Well, okay: given all that, what follows are some simple thoughts that occurred to me watching from the sidelines as world events have marched across the page in recent months:
1. On the refugee crisis in Europe: Some perspective is needed. Europe was freaking out even when the numbers involved were small, like 6000 or so a month. Europe’s population is hitting the 300 million, right? And they are freaking out at the prospect of absorbing 160,000 incoming people, evidently, most of them people with reasonable educations, well-dressed, and most of whom have had enough money to pay the people smugglers to get them out of their home countries as they burn. By contrast, Canada has 34 million, and for years we have absorbed anything from 160,000 to 250,000 incoming people a year, year after year.  Even given the differences between Canada and Europe, culturally, economically and socially, it has to be admitted surely that the numbers in themselves are not the problem. The people “swarming” in, to use British Prime Minister David Cameron’s scaremongering word, can be successfully absorbed into Europe. All they have to do is to set aside their prejudices, ingrained for generations, against outsiders, against non-white people, against foreign religionists, and against incoming poor people.
That might seem a big demand, but Chancellor Angela Merkel, for one, seems to have got the point. And it is no coincidence that her pronouncements on the many tens, even hundreds of thousands that Germany can absorb coincide with a Guardian Weekly front page of August 28, headlined: “Europe in Need of a Baby Boom; Birthrate fall is a threat to economic prosperity; Immigration could avert population disaster."  
2. The “success” of capitalist economics: Anyone who believes that capitalism is serving the interests of everyone need only look at the link I put on this web site yesterday. Dealing with the United States (and Canada cannot surely be so different) it shows that since 1973, productivity has risen by 72 per cent, but “the typical worker received little if any benefit from their contribution to increased net output.  Said differently, they suffered from wage stagnation despite a growing economy.” The conclusion of this study by the Economic Policy Institute was that “there has been a change in power relations between owners of capital and workers, which has enabled the former to shift the distribution of national income to their favor at the expense of the latter. In other words, corporations are now keeping a larger share of national income for their own use, increasingly to fund mergers, stock buy-backs, and dividend payments.”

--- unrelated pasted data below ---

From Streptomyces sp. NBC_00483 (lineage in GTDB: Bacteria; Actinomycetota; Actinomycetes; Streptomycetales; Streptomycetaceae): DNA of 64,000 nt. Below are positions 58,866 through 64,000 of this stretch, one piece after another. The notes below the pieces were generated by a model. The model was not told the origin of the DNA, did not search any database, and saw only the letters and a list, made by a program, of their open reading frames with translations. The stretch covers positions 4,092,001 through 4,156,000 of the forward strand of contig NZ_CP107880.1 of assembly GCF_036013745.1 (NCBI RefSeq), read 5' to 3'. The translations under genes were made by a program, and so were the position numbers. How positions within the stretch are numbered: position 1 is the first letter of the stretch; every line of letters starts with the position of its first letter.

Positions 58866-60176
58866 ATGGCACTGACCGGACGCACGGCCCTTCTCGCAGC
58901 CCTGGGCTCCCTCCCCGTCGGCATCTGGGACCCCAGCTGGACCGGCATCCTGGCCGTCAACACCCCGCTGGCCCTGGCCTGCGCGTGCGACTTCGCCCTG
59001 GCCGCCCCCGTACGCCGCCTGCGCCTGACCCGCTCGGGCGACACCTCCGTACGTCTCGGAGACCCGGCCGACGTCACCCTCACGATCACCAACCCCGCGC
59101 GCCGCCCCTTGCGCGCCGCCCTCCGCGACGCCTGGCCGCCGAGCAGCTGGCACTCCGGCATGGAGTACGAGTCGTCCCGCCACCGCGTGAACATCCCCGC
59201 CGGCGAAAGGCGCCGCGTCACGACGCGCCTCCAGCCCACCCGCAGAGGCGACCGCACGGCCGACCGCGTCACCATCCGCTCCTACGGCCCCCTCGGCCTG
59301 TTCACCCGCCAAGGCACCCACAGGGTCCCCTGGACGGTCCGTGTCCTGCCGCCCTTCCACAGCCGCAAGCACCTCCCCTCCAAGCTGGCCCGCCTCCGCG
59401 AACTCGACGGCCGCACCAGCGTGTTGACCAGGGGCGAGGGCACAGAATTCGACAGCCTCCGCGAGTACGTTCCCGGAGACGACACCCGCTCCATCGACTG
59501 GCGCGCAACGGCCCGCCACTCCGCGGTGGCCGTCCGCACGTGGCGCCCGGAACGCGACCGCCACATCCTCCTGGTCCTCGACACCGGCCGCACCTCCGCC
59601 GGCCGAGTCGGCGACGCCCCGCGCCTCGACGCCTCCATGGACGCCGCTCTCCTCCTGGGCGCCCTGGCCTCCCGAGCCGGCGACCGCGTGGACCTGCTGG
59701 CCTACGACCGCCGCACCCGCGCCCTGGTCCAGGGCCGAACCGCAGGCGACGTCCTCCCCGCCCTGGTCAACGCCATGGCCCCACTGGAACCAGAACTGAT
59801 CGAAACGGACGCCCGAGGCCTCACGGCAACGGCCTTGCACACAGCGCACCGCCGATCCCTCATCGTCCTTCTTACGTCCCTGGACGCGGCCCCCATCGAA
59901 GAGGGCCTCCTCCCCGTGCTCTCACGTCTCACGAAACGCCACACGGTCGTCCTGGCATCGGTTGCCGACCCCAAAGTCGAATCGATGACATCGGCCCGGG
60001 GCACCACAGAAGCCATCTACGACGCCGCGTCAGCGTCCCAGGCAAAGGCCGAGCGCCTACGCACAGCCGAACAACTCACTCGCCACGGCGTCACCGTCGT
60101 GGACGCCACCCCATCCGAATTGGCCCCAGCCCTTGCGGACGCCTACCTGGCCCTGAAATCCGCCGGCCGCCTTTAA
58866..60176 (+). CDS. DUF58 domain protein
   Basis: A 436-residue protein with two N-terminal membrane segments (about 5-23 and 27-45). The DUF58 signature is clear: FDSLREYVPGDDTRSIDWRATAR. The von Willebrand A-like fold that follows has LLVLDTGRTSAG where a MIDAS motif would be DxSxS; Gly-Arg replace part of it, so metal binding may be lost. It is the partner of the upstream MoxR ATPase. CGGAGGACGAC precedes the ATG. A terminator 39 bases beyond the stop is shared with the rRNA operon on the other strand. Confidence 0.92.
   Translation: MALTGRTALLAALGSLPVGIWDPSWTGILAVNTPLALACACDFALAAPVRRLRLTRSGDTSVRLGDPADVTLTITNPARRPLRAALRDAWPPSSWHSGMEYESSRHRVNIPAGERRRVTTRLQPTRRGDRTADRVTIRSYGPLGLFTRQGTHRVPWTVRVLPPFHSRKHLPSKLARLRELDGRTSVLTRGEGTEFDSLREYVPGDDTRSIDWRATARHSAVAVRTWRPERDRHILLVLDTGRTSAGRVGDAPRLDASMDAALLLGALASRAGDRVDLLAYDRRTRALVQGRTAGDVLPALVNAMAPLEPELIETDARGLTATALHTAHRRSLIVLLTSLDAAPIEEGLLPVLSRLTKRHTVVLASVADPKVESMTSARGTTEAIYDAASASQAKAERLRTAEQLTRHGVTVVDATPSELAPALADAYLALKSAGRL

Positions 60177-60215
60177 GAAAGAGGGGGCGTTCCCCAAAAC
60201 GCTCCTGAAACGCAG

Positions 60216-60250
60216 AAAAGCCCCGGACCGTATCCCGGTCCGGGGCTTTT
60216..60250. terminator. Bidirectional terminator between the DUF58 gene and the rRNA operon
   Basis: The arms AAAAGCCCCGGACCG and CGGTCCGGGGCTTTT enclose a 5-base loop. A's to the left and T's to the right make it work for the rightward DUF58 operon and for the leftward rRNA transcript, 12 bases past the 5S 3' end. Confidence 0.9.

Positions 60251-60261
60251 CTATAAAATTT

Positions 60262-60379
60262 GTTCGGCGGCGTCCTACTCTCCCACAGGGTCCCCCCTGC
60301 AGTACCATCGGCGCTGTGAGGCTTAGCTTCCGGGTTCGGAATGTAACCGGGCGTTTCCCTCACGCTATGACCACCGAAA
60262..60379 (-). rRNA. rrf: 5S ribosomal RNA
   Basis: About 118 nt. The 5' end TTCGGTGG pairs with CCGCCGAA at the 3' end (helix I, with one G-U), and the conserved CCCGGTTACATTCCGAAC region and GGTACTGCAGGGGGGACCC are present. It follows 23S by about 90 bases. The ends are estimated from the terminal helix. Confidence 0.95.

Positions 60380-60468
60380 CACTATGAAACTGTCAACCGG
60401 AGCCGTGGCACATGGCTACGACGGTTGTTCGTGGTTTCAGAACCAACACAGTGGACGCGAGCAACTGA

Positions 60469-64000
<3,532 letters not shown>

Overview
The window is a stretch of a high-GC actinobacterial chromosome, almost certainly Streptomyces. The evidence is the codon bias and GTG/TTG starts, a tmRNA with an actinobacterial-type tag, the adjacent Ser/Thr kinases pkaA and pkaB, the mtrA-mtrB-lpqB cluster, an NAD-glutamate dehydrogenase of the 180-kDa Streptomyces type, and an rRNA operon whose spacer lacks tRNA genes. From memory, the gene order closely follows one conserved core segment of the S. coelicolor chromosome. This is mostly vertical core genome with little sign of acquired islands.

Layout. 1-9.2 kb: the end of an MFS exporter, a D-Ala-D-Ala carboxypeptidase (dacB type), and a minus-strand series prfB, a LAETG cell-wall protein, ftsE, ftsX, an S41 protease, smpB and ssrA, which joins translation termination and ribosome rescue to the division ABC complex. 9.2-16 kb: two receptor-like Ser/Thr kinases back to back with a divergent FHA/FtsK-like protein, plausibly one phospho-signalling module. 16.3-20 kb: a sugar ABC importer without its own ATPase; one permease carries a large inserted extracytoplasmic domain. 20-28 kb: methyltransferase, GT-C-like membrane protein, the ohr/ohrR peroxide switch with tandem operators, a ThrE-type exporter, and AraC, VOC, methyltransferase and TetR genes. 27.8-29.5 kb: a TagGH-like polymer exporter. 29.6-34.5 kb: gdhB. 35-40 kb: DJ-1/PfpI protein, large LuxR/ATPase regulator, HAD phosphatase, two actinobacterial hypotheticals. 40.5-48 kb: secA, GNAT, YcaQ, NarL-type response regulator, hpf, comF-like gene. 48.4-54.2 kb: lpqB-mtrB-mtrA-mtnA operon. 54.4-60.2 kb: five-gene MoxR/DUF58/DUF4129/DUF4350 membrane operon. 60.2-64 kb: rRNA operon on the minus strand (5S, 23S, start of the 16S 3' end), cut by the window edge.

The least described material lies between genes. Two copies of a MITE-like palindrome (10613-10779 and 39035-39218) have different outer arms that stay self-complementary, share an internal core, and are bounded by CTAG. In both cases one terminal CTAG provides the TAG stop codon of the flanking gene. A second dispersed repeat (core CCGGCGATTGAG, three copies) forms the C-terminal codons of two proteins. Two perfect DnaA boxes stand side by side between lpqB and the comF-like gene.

Nuff sed!
3. The hidden factor: insane population increases:  here it is time for me to trot out a story I have told many times, about Bangladesh. In 1975, when I was living back in New Zealand, I attended an international conference of the Human Ecology movement, and I heard an expert from Bangladesh say that by the end of the century his country would have a population of 125 million, if birthrates continued at their present level.  I began to think what this could have meant in social terms: I discovered Bangladesh’s area (143,000 square kilometres) was roughly comparable to the South Island of New Zealand (151,000 sq kms), where I was born. So I tried to project 125 million people over the South Island, and discovered that every settlement of 1,000 or more would have to have a million people. In other words it was unimaginable. By the end of the century, the population of Bangladesh was already outstripping the projected 125 million, and today it is estimated at 160 million. In other words, it is unthinkable; but yet, it exists. Similar figures can be shown for African countries. Kenya now has 45 million; 100 years ago it had 2.9 million. Nigeria, which in 1932 had 30 million people, now has 178 million. To get back to the European immigration crisis, an evident conclusion from these rates of growth is that people are going to have to be more equally shared around the world. Such crises are inevitable.
Okay, that’ll do for the day.
In the next month my attention --- I am a dedicated watcher of world events, remember --- is going to be entirely concentrated on the Rugby World Cup, opening in London next week, and ending at the end of October.
With, inevitably, a victory by the All Blacks of New Zealand….
Bread and circuses!